Bovine sequences for CYP11B1, cytochrome P450 aromatase (CYP19A1) and cytochrome P450 17hydroxylase/17,20-lyase (CYP17A1) were obtained from GenBank (http://www.ncbi.nlm.nih.gov/Entrez/index.htm). Specific primers were designed using the PrimerSelect program in the LASERGENE software (DNAStar, Madison, WI, USA). The primers were purchased from Invitrogen, and the sequences are summarized in Table 1. Oligonucleotide primers and amplification products were tested using the Basic Local Alignment Search Tool (BLAST; http://www.ncbi.nlm.nih.gov/BLAST) software to confirm gene specificity and determine exon locations, assuring that they were not designed from any homologous regions coding for other genes. The primer sequences for CYP19A1 and CYP17A1 were designed and validated to confirm the purity of mRNA in granulosa and theca cells respectively (no cross-contamination) (Lagaly et al. 2008). Glyceraldehyde-3-phosphate dehydrogenase (GAPDH) was used as a housekeeping gene (Shibaya et al. 2007).

Table 1

Primer sequences, regions of the target genes and conditions used for real time RT-PCR.

NameSequence (5′–3′)Gene accession no.Amplicon positionAmplicon size (bp)Annealing temp. (°C)No. cycles
CYP11B1
 ForwardCCCTGACAGCCTGAACTTTANM_174638656–7671125840
 ReverseCCTCCACATGTTGGTGCTCA
GAPDH
 ForwardCACCCTCAAGATTGTCAGCABC102589492–5941035235
 ReverseGGTCATAAGTCCCTCCACGA
CYP17
 ForwardGGAGGCGACCATCAGAGAAGTGCNM_1743041105–142331960.835
 ReverseCAGCCGGGACATGAAGAGGAAGAG
CYP19
 ForwardTAAAACAAAGCGCCAATCTCTACGBTCYP198–34834155.435
 ReverseGGAACCTGCAGTGGGAAATGA

End point PCR

An optimized end point PCR protocol was used to analyze the mRNA expression of CYP19A1 and CYP17A1. PCR was carried out in a final volume of 25 µL containing 10 ng cDNA (previously quantified by the Qubit method (Invitrogen)), 1.5 mM MgCl2, 0.5 µM forward primer, 0.5 µM reverse primer, 0.2 mM dNTP, Taq buffer 10× and 2 U Taq polymerase (5 U/µL) (Invitrogen). The reaction conditions were as described in a previous study (Amweg et al. 2011). Only granulosa samples positive for CYP19A1 mRNA and negative for CYP17A1 mRNA and theca samples positive for CYP17A1 mRNA and negative for CYP19A1 mRNA expression were used to detect CYP11B1 mRNA expression. In addition, the negative control performed using water instead of cDNA controls was negative to the reaction and the positive control using adrenal tissue was positive for CYP11B1 mRNA.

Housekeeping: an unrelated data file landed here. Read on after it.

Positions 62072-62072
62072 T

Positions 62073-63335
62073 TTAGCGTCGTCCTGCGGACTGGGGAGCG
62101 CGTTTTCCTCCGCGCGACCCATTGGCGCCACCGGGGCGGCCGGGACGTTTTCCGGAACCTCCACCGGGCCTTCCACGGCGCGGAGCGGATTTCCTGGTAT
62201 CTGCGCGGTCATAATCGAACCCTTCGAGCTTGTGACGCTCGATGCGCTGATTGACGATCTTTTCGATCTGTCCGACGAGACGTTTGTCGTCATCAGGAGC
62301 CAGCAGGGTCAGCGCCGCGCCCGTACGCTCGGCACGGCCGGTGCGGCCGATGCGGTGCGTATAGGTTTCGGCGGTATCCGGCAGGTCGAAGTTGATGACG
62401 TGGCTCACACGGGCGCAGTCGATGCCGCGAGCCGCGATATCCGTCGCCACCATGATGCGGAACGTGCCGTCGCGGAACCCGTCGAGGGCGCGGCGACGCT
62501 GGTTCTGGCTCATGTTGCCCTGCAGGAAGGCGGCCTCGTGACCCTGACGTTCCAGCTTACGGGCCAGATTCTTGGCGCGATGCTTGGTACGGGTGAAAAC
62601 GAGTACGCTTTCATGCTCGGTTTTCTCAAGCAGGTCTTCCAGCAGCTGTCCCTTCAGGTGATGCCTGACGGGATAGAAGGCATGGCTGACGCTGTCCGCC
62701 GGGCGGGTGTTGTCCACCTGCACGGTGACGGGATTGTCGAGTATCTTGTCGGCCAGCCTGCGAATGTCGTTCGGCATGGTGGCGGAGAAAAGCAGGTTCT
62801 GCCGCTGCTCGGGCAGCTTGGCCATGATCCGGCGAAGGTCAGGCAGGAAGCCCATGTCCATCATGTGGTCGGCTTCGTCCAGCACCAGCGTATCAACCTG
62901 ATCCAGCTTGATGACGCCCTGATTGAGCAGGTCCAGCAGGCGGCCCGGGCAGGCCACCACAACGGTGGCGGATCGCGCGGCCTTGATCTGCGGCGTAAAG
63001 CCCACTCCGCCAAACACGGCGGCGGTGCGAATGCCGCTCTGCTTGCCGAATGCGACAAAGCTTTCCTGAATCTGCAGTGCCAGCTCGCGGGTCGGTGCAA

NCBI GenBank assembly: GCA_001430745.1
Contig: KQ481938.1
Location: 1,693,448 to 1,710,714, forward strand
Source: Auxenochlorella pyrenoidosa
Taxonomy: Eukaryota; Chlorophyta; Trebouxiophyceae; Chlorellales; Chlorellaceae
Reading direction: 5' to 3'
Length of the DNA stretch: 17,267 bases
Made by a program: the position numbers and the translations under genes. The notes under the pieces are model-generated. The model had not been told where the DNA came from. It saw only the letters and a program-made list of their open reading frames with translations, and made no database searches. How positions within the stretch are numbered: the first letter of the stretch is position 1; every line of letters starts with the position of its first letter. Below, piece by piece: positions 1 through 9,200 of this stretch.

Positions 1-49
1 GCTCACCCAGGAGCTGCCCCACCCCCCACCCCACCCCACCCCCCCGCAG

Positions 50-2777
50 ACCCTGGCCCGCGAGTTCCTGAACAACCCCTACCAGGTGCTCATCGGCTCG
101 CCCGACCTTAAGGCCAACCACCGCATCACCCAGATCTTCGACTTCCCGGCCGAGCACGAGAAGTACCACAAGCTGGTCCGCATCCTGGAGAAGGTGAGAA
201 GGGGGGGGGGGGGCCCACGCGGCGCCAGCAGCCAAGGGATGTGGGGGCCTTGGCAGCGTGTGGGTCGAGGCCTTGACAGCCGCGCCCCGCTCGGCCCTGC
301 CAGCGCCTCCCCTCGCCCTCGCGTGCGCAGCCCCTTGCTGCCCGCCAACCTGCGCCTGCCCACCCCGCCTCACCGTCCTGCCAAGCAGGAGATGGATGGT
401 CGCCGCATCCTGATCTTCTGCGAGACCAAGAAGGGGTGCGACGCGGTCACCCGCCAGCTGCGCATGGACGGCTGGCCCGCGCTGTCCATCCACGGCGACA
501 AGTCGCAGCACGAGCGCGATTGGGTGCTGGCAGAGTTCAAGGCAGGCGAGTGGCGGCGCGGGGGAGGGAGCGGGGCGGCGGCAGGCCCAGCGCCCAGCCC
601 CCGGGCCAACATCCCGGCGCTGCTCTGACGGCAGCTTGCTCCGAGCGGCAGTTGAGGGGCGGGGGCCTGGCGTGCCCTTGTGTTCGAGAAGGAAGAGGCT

Real-time PCR

An optimized real-time PCR protocol was used to analyze the mRNA expression of CYP11B1, using SYBR Green I (Invitrogen) technology in a LightCycler Detection System (Pfaffl 2001). Transcript levels were measured by relative quantitative real-time PCR using a StepOne Real-Time PCR System (Applied Biosystems, Life Technologies Corporation). For CYP11B1, the following standardized protocol was used: initial denaturation at 98°C for 3 min, followed by 40 cycles of denaturation at 98°C for 5 s, annealing at 58°C for 15 s, extension at 72°C for 20 s and fluorescence reading at 80°C for 10 s. A master mix of the reaction components was prepared using SYBR Green I (Invitrogen). Each PCR reaction was performed in a final volume of 20 µL containing 4 µL cDNA and 16 µL of a reaction mixture: forward primer (20 μM), reverse primer (20 μM), 0.2 mM of each dNTP, 1 µL SYBR Green I, 4 µL buffer 5× and 0.05 µL enzyme Phire (Hot Start II DNA Polymerase, Thermo Fisher Scientific Company). For GAPDH, the following standardized protocol was used: initial denaturation at 95°C for 10 min, followed by 35 cycles of denaturation at 95°C for 15 s, annealing at 52°C for 20 s, extension at 72°C for 30 s and fluorescence reading at 74°C for 10 s. Each PCR reaction was performed in a final volume of 20 µL containing 4 µL cDNA and 16 µL of a reaction mixture: forward primer (20 μM), reverse primer (20 μM), 0.2 mM of each dNTP, 1 µL SYBR Green I, 2 µL buffer TAQ 10×, 50 mM Cl2Mg and 0.32 µL Taq DNA Polymerase (Invitrogen). All measurements for each sample were obtained in duplicate. The efficiency of the PCR and the relative quantities of cDNA were determined from a six-point standard curve. Standard curves were constructed from 50% serial dilutions of a cDNA mixture of granulosa and theca cells, and PCR efficiency was calculated using the StepOne software v2.2 (Applied Biosystems). In standard curves, R2: 0.99 for CYP11B1 and R2: 0.98 for GAPDH. About 20 ng cDNA, previously quantified by the Qubit method (Invitrogen), was used. The mRNA expression levels of genes were recorded as cycle threshold (Ct) values that corresponded to the number of cycles at which the fluorescence signal can be detected above a threshold value. The Ct was calculated manually using StepOne v2.2 (Applied Biosystems). Negative DNA template controls were included in all the assays and yielded no consistent amplification. The purity of the product was confirmed by melting curve analysis to obtain a specific temperature dissociation product of 86.76°C and 85°C for CYP11B1 and GAPDH respectively. Random samples were subjected to agarose gel electrophoresis. Fold change was determined using the 2–ΔΔCt method (Livak & Schmittgen 2001).